What am I saying? Well, to maintain audience interest at some point they are going to have to inject some energy into their repertoire. Far more than what is displyed here at this time. Not a lot. Just at that level where “Follow Me,” was and they will be mining a rich vein of songwriting and performance. They both have the voices for it.
“Moonshiner,” continues with an emotionally rich tone and this is one of Jodi’s finest vocals. Wonderful acoustic guitar work and Clay’s vocals, once again, light and under the surface like Jodi’s conscience. Nice Paul Buller pedal steel guitar hovers over Jodi’s vocals and the song takes on the shape of an excellent folk ballad. Beautiful lyrics and arrangement. This proves they are on the right track; despite being stuck in one speed. They still need to infuse a little but their quality is evident and that’s key. They have quality.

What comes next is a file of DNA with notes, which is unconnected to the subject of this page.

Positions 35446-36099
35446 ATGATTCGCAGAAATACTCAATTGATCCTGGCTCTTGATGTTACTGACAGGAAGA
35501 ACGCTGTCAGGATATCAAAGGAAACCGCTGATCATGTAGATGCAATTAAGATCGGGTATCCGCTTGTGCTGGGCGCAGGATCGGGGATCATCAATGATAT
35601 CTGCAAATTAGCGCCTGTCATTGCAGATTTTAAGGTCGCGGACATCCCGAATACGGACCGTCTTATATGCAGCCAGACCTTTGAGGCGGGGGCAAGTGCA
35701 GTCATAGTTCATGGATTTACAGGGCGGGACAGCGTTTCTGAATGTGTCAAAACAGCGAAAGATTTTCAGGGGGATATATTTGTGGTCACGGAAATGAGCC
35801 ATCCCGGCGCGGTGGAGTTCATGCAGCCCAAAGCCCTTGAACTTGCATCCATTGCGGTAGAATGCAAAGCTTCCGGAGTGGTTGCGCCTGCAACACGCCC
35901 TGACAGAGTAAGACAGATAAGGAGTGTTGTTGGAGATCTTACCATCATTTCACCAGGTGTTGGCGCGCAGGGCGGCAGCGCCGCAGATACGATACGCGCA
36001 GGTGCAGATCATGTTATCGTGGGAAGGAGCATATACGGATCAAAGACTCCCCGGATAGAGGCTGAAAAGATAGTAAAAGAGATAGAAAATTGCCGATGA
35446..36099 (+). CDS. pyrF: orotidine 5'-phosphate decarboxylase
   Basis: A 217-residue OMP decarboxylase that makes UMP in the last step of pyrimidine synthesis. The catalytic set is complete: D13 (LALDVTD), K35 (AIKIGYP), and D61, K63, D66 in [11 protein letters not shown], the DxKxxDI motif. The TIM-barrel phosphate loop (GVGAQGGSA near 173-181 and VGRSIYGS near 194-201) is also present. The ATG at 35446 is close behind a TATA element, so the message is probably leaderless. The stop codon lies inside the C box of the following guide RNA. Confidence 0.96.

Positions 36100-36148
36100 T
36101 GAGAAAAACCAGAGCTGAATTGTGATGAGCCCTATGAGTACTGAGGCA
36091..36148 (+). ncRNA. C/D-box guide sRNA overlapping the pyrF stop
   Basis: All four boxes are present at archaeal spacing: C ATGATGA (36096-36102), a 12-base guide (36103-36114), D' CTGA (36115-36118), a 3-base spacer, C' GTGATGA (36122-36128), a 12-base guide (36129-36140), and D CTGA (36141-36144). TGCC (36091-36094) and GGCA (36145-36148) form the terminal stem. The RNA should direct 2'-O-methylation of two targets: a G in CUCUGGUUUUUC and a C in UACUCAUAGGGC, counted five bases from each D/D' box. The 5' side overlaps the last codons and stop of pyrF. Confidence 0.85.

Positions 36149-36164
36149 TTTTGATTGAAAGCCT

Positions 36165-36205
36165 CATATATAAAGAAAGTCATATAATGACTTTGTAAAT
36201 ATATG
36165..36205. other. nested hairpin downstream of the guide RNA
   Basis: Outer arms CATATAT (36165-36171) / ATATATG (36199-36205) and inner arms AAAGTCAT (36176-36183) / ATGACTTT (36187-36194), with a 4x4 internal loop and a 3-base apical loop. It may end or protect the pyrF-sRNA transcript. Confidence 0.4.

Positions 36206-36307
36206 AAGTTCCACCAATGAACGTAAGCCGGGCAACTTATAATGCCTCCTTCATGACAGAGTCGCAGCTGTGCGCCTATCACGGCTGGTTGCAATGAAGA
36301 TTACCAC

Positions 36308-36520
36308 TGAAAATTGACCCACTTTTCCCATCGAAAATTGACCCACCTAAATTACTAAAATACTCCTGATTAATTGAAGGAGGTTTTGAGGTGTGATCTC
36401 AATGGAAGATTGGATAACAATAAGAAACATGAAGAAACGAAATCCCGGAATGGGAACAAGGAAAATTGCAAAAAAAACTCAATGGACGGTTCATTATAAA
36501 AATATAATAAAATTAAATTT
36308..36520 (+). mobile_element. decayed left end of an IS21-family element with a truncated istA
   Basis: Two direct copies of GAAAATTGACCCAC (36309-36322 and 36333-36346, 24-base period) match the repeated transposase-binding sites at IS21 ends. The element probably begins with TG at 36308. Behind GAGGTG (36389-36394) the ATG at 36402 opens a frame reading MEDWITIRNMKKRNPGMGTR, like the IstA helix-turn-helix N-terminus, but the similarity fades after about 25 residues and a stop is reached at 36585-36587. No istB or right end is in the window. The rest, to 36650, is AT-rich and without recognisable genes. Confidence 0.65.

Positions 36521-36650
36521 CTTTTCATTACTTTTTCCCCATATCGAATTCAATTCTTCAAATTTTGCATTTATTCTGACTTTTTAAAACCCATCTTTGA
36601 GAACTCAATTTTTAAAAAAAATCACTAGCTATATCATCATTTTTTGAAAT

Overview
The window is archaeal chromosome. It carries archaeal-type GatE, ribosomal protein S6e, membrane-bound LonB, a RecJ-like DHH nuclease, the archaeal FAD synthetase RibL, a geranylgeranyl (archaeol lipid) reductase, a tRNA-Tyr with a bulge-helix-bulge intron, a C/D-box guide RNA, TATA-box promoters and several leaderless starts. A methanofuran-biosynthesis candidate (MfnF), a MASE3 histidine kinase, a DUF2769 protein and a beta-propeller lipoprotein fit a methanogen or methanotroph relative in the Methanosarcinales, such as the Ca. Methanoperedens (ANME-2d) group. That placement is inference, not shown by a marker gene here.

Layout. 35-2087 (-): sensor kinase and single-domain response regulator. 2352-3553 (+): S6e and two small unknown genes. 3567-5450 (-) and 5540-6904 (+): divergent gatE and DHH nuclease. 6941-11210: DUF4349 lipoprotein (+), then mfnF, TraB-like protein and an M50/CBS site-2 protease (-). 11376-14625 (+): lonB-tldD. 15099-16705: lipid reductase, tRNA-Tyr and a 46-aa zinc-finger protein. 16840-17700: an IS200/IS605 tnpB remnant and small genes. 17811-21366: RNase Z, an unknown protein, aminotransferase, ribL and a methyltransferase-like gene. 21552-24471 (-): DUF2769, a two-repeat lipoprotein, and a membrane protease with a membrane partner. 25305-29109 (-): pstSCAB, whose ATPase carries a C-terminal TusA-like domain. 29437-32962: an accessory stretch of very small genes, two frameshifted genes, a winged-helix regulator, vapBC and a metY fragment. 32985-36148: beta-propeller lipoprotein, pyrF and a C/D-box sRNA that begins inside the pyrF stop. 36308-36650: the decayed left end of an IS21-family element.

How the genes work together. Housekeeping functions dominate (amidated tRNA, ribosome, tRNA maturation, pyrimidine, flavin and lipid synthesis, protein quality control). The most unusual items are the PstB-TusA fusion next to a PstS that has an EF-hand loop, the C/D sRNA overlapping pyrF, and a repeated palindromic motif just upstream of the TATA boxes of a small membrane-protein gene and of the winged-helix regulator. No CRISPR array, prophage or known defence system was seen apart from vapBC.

“Moonshiner” is the single song that is traditional on this collection and not an original. But that’s fine – it proves they can cover a song effectively and leave their signature on it. When the instrumentation comes together in the break it’s haunting and well distinguished. Sometimes this kind of performance can be harder to achieve than just letting it go into a bombastic performance. Here, any mistake can be heard. There are no mistakes here.